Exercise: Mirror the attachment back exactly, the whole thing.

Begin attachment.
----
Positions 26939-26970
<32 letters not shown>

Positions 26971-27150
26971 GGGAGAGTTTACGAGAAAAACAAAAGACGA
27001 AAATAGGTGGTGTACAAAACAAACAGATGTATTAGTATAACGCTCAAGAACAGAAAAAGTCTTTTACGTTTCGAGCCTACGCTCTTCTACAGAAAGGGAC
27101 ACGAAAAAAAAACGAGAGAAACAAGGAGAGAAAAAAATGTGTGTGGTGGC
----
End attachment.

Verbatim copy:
Positions 26939-26970
<32 letters not shown>

Positions 26971-27150
26971 GGGAGAGTTTACGAGAAAAACAAAAGACGA
27001 AAATAGGTGGTGTACAAAACAAACAGATGTATTAGTATAACGCTCAAGAACAGAAAAAGTCTTTTACGTTTCGAGCCTACGCTCTTCTACAGAAAGGGAC
27101 ACGAAAAAAAAACGAGAGAAACAAGGAGAGAAAAAAATGTGTGTGGTGGC